3 Ways to Engage the Disengaged

We’ve all been there: that moment when you’re eagerly chatting someone up about farming when suddenly they start to fidget, their eyes dart around, and you’d place to 10:1 odds that they’re thinking about anything else other than you.

They’ve disconnected.

They’ve completely disengaged from the conversation and your impact and influence went from a solid ice cube to a puddle on the floor.

Went what wrong?

Engagement occurs when people make an emotionally based choice to connect and listen.

Disengagement – or “emotional detachment and/or objectivity” – is NOT something you want to happen when you’re trying to educate and influence consumers.

To engage your consumer audience you need to learn how to intrigue, resonate, and nurture.

Survival Tip

Disengagement results from a lack of awareness and poor communication. Alan Alda, author of “If I Understood You, Would I Have This Look on My Face?” (which pretty much sums up the hallmark of disengagement), says, “Communication doesn’t take place because you told somebody something. It takes place when you observe them closely and track their ability to follow you.” Communicating is a multi-step and multi-faceted process consisting of, among other things, listening, observing, tantalizing, and talking.

There’s great business value to engagement; companies in other industries strategically plan for it both internally and externally. Externally, engagement helps them build their tribe and that tribe helps propel the business forward.

When you interact with consumers on behalf of Canadian agriculture, you are essentially acting as a brand builder, a brand influencer, and an industry leader. Therefore, your goal is to build deeper connections with consumers (value) by creating communications strategies that intrigue, resonate, and nurture – key ingredients in the engagement recipe.

Step 1: Intrigue

To intrigue your listener you first need to relate. Relating consists of active listening, honing your emotion reading skills, and recognizing that you are subject to the Curse of Knowledge. “Relating is letting all that seep into you and have an effect on how you respond to the other person,” says Alda. Once you ‘read the room’, you can decide what information to lead with and how. The knowledge you gather on this exploratory end of the relationship will help you determine how best to approach your audience and how to frame your messages appropriately.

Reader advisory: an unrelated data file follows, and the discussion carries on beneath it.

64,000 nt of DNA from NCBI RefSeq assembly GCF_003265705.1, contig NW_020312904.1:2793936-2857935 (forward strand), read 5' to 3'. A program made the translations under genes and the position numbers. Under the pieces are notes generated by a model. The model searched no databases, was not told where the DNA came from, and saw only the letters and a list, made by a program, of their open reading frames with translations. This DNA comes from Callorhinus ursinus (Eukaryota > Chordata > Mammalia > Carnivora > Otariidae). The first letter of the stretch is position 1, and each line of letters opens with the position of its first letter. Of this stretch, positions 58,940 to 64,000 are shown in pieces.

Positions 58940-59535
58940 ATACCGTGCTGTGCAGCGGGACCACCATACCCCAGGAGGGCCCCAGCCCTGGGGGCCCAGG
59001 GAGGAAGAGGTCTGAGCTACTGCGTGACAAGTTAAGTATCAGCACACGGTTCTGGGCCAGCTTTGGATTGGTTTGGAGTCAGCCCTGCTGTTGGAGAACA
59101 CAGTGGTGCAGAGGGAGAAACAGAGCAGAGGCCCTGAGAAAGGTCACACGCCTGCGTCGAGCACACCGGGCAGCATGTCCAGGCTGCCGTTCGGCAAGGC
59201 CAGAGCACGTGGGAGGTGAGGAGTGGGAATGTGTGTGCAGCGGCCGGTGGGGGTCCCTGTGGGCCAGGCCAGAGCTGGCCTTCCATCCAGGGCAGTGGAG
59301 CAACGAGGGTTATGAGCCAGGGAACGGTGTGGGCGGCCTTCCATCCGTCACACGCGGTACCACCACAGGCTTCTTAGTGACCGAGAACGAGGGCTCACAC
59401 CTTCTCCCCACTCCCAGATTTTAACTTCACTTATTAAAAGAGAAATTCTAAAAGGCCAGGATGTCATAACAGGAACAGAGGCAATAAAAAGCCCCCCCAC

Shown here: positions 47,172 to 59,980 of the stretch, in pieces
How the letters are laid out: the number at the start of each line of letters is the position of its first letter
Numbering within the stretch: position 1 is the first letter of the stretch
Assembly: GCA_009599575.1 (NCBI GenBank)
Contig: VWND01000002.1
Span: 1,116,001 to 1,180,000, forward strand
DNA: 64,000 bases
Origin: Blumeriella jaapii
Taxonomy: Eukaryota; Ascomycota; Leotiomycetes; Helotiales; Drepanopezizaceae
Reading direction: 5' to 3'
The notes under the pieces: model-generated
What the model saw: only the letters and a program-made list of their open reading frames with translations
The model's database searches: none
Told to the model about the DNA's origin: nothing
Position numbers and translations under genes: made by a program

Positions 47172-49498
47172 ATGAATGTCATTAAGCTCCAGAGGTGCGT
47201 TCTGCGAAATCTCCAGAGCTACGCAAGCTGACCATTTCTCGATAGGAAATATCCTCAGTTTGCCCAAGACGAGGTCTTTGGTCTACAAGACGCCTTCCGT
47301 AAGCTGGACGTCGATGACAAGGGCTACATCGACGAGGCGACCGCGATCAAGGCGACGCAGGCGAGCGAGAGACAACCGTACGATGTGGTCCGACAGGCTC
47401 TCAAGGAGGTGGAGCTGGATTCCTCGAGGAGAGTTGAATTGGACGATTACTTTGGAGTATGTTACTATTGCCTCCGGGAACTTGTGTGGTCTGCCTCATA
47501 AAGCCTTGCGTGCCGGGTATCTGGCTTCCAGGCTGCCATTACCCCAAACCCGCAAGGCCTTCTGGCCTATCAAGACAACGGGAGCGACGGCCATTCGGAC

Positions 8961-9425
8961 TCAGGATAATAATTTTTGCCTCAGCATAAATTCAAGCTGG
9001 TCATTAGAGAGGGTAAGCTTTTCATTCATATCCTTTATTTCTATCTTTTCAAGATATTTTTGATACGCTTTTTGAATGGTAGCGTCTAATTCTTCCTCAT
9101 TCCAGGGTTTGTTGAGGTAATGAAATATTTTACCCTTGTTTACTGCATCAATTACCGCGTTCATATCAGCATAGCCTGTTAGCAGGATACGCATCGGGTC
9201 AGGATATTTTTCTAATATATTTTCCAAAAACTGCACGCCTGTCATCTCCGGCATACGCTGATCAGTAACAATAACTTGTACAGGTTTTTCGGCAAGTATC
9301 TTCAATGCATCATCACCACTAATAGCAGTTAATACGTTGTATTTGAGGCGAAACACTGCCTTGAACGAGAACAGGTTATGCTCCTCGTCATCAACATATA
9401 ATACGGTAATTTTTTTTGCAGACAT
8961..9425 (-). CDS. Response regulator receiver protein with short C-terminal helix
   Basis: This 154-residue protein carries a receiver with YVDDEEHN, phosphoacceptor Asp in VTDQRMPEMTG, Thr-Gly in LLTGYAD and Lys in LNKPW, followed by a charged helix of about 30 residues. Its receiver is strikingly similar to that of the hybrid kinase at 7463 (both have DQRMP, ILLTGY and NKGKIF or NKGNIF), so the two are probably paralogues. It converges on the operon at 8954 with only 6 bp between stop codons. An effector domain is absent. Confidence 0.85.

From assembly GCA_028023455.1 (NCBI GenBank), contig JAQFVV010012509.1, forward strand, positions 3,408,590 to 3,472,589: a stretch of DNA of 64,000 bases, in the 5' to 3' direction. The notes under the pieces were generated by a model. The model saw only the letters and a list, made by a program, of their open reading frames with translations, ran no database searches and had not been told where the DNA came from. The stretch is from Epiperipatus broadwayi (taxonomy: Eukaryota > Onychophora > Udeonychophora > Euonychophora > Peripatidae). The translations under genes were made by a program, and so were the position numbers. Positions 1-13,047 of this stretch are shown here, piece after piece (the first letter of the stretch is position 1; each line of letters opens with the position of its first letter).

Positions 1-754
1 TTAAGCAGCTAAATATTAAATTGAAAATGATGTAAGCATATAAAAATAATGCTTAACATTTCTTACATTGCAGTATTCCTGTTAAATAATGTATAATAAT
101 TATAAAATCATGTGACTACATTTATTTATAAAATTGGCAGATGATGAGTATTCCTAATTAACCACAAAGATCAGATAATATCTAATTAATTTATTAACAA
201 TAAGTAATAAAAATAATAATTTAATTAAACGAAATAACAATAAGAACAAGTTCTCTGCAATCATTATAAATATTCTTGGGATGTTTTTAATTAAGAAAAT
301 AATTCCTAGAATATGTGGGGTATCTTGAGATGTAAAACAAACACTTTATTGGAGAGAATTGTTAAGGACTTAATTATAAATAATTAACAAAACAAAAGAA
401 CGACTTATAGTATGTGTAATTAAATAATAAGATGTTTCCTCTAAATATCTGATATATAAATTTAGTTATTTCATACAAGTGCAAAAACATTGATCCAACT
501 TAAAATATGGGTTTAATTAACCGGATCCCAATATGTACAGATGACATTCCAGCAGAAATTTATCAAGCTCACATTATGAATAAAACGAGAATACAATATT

Step 2: Resonate

Learning how to resonate emotionally with your listeners allows you to connect on a deeper, more meaningful level after you’ve hooked them. Resonating takes relating a step further by analyzing the data you’ve gathered (their levels of knowledge and trust and their emotional investment), and use it to build a two-way communication path. While relating is learning to be attuned to cues from your listener to better hone your message, resonating is discovering the best tools, words, and manner to do so. The result you’re looking for? “Emotional words can often turn a recital of the facts into something more engaging that will stick in the mind…and make it more memorable. And why tell them something we think is important if we don’t want them to remember it?” Wise words, Alan Alda!

Step 3: Nurture

One of the typical mindsets in low-engagement corporate cultures is the “can we survive?” mindset where people are scrambling for options and solutions because they haven’t planned well enough and, consequently, can’t meet their goals. In high-engagement cultures the focus is more on “how can we improve?” where they focus on what could be, potential opportunities, and strategizing how to meet those opportunities and goals. Leaders of high-engagement cultures understand the importance of developing communications plans that are clear, concise, and impactful. Those are the type of communications that will nurture the relationships (tribes) you’ve worked so hard to build in step one and two. And it’s those tribes and brand ambassadors that will search you out for credible information moving forward and help you build the Canadian ag brand.

Now, take those ice cubes, put them in a few drinks, and invite people to have a conversation with you!



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